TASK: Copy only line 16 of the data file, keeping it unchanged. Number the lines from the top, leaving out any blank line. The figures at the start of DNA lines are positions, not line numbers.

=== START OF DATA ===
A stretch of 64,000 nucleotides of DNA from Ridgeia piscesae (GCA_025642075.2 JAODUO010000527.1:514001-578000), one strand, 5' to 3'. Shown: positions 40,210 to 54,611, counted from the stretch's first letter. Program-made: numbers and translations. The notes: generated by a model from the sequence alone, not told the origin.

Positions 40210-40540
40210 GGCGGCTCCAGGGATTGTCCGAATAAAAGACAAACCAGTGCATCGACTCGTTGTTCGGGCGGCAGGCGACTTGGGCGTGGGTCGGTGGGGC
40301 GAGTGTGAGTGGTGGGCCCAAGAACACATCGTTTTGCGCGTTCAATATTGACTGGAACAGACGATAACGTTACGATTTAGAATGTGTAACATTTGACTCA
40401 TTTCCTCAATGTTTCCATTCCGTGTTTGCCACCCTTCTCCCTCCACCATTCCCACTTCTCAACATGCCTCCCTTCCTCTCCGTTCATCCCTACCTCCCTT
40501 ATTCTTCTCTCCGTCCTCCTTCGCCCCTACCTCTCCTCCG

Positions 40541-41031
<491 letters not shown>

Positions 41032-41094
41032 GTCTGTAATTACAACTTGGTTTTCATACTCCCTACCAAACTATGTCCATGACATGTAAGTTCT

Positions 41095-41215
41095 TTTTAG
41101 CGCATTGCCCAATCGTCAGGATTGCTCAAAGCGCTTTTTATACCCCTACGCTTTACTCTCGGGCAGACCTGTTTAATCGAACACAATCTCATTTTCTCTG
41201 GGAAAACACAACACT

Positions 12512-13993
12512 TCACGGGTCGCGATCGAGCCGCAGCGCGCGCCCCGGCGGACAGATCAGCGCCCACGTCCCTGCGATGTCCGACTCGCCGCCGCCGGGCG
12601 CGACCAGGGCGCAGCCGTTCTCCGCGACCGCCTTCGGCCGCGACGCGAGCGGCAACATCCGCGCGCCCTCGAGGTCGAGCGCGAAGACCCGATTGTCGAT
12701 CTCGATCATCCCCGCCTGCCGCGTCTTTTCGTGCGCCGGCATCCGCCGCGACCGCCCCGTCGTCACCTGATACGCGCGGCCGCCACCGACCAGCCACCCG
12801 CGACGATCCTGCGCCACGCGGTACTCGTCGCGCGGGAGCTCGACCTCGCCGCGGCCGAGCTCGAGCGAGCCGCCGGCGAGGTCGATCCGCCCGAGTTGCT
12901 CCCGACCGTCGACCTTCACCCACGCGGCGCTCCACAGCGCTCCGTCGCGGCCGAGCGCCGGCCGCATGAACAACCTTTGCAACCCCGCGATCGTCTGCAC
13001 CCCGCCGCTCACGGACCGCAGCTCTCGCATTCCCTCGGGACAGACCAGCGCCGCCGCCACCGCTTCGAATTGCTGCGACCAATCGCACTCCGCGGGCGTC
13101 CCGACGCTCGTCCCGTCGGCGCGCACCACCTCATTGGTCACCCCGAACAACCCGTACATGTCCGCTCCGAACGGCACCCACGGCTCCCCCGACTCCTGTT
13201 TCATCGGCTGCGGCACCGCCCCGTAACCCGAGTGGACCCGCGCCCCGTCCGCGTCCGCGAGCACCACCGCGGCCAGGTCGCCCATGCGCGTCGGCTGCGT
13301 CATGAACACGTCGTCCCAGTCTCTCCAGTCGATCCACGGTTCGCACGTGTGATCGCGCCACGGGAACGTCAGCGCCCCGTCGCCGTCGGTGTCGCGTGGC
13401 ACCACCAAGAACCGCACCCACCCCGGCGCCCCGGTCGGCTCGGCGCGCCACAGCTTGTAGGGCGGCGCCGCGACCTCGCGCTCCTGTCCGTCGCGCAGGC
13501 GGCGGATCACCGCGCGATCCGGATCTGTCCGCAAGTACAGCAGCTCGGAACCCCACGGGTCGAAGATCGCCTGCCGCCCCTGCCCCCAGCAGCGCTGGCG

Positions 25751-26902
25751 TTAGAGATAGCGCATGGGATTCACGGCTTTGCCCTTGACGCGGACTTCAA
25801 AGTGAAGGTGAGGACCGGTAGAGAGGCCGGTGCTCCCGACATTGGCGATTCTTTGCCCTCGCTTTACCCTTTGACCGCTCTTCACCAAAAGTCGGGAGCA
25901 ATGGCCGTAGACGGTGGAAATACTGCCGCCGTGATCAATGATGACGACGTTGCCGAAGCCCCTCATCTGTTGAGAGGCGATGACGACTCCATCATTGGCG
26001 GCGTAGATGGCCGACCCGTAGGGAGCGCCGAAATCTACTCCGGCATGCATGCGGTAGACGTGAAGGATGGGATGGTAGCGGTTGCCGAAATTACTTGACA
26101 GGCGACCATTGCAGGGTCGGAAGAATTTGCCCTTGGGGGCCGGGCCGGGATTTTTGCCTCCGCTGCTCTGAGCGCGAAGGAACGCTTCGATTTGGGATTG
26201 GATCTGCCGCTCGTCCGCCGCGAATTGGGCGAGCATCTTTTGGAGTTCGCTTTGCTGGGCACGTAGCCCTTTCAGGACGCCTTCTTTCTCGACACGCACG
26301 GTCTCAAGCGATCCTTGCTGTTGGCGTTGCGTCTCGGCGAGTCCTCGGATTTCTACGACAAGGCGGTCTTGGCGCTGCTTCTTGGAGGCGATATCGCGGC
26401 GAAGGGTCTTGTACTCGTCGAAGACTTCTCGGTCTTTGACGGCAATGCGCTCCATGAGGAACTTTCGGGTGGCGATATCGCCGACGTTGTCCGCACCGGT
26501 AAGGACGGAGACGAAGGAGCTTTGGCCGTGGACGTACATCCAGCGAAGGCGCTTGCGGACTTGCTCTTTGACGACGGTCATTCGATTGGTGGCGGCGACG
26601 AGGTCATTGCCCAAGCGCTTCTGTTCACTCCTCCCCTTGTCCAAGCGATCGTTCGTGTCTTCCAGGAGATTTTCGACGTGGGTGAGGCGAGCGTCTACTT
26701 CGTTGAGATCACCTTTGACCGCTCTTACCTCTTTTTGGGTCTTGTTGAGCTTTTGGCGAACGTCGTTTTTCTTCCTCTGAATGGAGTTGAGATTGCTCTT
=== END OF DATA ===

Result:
12512 TCACGGGTCGCGATCGAGCCGCAGCGCGCGCCCCGGCGGACAGATCAGCGCCCACGTCCCTGCGATGTCCGACTCGCCGCCGCCGGGCG